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What are the best law schools in California?

I really want to go to law school but I would love to stay close to my family. Which one should I pick? #school #lawschool #help #college

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Ken’s Answer

The answer to your question is that it really does not matter where you go to school. A school that might be best for someone else might not be best for you. What matters is how well you do with school work and how well you do with networking to develop contacts that will help you throughout your education/career journey. Starting out at a local community college, then getting your BA and law degree at a local state school should be sufficient. Here is a very helpful video: ## http://www.ted.com/talks/julie_lythcott_haims_how_to_raise_successful_kids_without_over_parenting?utm_campaign=social&utm_medium=referral&utm_source=facebook.com&utm_content=talk&utm_term=education<span style="color: rgb(103, 106, 108);"> </span>

Ken recommends the following next steps:

When you are considering becoming a lawyer, here is a very important site to visit: ## https://www.thebalance.com/so-you-want-to-become-a-lawyer-2164536 ##
In addition to looking at schools, you need to be interested in finding the right career to follow.. It takes a special person to enter into a specific career field and meet the demands which that career area presents. The first step is to get to know yourself to see if you share the personality traits which make that make one successful in that area. The next step is doing networking to meet and talk to and possibly shadow people doing what you might think that you want to do to see if this is something that you really want to do, as a career area could look much different on the inside than it looks from the outside. When I was doing college recruiting, I encountered too many students, who skipped these important steps, and ended up in a career/job for which they were ill suited.
The first step is to take an interest and aptitude test and have it interpreted by your school counselor to see if you share the personality traits necessary to enter the field. You might want to do this again upon entry into college, as the interpretation might differ slightly due to the course offering of the school. However, do not wait until entering college, as the information from the test will help to determine the courses that you take in high school. Too many students, due to poor planning, end up paying for courses in college which they could have taken for free in high school.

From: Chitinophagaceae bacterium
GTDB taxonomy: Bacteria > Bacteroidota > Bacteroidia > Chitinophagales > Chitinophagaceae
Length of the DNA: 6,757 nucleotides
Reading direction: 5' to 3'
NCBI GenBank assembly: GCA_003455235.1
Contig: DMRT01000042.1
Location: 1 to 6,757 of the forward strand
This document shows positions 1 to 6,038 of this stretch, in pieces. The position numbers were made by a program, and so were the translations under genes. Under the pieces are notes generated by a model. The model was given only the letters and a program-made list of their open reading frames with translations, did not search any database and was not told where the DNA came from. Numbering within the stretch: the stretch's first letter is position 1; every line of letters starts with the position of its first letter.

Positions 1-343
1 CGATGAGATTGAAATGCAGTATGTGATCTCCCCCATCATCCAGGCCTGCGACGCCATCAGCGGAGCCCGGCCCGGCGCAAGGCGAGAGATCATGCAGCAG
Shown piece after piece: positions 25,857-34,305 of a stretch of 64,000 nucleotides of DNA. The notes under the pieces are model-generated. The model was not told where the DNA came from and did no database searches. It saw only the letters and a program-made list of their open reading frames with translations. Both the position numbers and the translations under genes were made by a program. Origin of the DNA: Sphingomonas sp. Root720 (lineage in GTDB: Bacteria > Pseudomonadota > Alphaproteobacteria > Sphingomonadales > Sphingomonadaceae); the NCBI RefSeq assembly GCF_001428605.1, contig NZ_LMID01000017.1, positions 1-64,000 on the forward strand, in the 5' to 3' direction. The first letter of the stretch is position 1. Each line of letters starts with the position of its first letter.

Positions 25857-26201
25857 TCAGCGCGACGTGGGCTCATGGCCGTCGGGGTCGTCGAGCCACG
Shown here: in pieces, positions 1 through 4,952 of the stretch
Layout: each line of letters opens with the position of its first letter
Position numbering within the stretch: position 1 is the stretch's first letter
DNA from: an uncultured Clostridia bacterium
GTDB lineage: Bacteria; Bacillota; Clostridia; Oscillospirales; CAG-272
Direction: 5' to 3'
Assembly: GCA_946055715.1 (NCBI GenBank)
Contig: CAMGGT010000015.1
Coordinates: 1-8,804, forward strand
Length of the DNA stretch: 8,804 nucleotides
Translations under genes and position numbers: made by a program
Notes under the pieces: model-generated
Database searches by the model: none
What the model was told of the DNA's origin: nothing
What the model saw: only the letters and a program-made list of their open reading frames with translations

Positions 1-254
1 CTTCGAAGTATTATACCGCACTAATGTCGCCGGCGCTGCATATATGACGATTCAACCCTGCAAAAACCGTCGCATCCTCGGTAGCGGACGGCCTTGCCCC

Next, when you have the results of the testing, talk to the person who tracks and works with graduates at your high school and college which you might be considering to arrange to talk to, visit, and possibly shadow people doing what you think that you might want to do, so that you can get know what they are doing and how they got there. Here are some tips: ## http://www.wikihow.com/Network ## ## https://www.themuse.com/advice/nonawkward-ways-to-start-and-end-networking-conversations https://www.themuse.com/advice/4-questions-to-ask-your-network-besides-can-you-get-me-a-job?ref=carousel-slide-1 ##
Locate and attend meetings of professional associations to which people who are doing what you think that you want to do belong, so that you can get their advice. These associations may offer or know of intern, coop, shadowing, and scholarship opportunities. These associations are the means whereby the professionals keep abreast of their career area following college and advance in their career. Here are some tips: ## https://www.careeronestop.org/BusinessCenter/Toolkit/find-professional-associations.aspx?&frd=true ## ## https://www.themuse.com/advice/9-tips-for-navigating-your-first-networking-event ##
Thank you comment icon Thank you! :) Taylor
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Mary’s Answer

"Best" is subjective. You want a law school that will be best for you. I recommend visiting the campuses of each school you are interested in. Connect with professors and students and admissions folks. See how the campus feels to you. Do you feel supported and welcomed? Law school is A LOT of work. You are going to want a supportive community around you. I chose a smaller law school for this reason. Everyone knew everyone and supported everyone from 3L to 1L and in between. The professors knew you and remembered you. Find the right "fit" for you.
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